Dorothea Benton Frank
New York Times Bestselling Author
Dorothea Benton Frank
"Something about her novels just seems to say Summer" —USA Today
Experience the sultry Southern atmosphere of Atlanta and the magic of the Carolina Lowcountry in this funny and poignant tale of one audacious woman’s quest to find the love she deserves, from New York Times bestselling author Dorothea Benton Frank.
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Preview of The Last Original Wife

Chapter One - Leslie and Wesley's Present Situation

Atlanta, September 2012

W elcome to Saint Magnolia's Wounded Theater. At least that's what I called it. Within these slick walls reside Atlanta's pish-posh team of premier psychiatrists, psychoanalysts, and relationship counselors who specialize in the broken hearts/crushed egos of the privileged and renowned. Their lavish confessionals, perched high above the city, are, well, breathtaking. I was here because my husband, Wesley, insisted this was the only place he'd even consider receiving, as he was loath to say, therapy. And as it was on my first visit, the vast waiting area was packed.

Just for the record? Wesley needed therapy. I. Absolutely. Did. Not.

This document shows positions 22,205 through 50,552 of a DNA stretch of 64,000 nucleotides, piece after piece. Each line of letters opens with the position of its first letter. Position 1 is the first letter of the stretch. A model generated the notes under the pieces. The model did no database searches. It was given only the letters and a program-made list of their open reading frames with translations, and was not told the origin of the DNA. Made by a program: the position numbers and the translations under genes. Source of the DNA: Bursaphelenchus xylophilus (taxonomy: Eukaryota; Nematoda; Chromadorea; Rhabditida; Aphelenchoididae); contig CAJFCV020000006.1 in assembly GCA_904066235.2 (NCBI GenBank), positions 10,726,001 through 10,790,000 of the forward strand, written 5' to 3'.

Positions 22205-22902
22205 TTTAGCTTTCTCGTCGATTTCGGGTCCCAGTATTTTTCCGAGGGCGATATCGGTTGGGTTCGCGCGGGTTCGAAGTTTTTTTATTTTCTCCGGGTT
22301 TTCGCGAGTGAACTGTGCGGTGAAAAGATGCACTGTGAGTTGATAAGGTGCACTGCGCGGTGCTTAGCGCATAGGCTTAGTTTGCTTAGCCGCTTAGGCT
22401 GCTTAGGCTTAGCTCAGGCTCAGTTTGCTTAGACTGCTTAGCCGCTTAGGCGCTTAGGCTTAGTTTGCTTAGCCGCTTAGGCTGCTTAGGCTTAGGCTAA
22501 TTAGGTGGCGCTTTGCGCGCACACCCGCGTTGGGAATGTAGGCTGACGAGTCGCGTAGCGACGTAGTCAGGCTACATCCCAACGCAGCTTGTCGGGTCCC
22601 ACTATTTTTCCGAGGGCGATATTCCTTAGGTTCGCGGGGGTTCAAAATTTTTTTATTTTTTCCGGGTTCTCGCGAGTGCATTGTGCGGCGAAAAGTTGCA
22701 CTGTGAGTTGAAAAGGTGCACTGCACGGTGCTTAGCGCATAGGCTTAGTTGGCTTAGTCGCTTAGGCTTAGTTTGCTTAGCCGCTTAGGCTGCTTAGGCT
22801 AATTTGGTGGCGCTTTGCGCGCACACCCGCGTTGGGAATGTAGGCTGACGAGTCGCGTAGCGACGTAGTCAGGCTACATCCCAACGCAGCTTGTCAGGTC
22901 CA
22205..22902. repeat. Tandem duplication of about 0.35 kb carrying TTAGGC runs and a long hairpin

The circular reception area held a large round workstation of bird's-eye maple. The countertops of deep brown granite were chiseled and polished. Behind them stood two young women who appeared to have fallen from the pages of Vogue magazine. Above them hung a chandelier worthy of an opera house that I imagined sailed right to America directly from the lips of the finest glassblowers of Murano. Every square foot of their offices was as beautiful as a session was insanely expensive, leaving me to wonder where exactly was this much heralded recession?

"I'm here to see Dr. Katz," I said.

"And you're Mrs. . . . ?"


"Thank you." She pecked around on what looked like a keyboard from the Starship Enterprise and smiled when she found my name among those on his appointment calendar. I was officially entered into the captain's log.

"Please make yourself comfortable in the waiting area. There's bottled water . . ."


My heels clicked across the beige marble flooring that was shot with veins of black and gold. When the veins of gold caught a stream of afternoon light, they sparkled like the proverbial streets of paradise. Perhaps some people thought all this grandeur was a comfort; you know, they must be good at what they do if they can afford all this? Not me. The whole drama was a grand demonstration of conspicuous consumption and their complete disregard for carbon footprint. I shuddered.

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